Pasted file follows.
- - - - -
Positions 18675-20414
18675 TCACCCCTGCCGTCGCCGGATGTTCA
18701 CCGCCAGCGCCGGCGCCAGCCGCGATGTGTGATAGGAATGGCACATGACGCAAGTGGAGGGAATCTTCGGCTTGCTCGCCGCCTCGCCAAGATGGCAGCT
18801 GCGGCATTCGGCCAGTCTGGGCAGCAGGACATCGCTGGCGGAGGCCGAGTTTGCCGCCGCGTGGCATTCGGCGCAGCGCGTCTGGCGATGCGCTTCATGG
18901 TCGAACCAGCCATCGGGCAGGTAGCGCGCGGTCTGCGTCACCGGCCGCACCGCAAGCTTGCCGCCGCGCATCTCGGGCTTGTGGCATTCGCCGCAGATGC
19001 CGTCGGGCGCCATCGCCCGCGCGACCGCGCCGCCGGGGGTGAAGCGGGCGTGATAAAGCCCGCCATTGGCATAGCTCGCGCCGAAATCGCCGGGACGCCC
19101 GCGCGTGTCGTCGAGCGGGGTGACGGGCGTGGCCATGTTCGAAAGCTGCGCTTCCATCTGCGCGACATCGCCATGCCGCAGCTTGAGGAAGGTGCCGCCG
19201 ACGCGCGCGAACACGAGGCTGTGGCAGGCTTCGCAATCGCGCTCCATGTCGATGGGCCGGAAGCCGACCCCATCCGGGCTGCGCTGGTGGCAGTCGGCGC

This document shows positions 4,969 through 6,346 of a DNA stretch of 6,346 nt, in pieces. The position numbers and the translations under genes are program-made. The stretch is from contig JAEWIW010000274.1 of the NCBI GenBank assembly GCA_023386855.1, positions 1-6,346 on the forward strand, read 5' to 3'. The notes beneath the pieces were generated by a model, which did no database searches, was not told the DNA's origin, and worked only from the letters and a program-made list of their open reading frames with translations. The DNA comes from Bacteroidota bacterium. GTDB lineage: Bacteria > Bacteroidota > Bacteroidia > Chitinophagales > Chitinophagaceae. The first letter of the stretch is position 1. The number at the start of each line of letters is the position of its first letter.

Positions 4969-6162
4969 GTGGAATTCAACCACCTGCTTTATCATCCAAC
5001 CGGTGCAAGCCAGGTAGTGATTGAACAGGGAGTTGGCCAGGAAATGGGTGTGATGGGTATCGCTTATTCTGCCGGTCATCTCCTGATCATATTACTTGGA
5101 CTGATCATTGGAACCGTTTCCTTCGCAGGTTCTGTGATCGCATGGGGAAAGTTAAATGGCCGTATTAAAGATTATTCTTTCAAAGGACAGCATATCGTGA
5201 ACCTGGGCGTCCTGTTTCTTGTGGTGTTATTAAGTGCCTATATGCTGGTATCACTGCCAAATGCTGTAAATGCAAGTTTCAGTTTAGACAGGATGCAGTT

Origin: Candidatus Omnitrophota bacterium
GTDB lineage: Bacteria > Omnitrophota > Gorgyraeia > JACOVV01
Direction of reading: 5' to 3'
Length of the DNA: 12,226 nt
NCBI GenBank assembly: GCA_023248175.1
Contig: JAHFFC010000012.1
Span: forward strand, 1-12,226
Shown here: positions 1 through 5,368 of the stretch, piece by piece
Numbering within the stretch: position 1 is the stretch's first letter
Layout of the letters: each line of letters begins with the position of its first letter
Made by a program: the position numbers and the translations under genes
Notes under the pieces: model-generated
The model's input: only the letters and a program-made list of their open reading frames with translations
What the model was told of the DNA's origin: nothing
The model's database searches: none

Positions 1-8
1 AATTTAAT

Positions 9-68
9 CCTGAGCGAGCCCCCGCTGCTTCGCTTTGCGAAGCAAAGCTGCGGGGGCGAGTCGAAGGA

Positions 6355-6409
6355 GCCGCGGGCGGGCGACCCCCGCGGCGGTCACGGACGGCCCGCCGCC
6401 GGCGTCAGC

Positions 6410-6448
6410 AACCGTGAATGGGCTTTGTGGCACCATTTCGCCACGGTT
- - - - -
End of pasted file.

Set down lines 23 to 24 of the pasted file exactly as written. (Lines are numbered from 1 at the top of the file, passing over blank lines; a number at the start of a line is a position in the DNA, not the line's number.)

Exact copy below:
Numbering within the stretch: position 1 is the stretch's first letter
Layout of the letters: each line of letters begins with the position of its first letter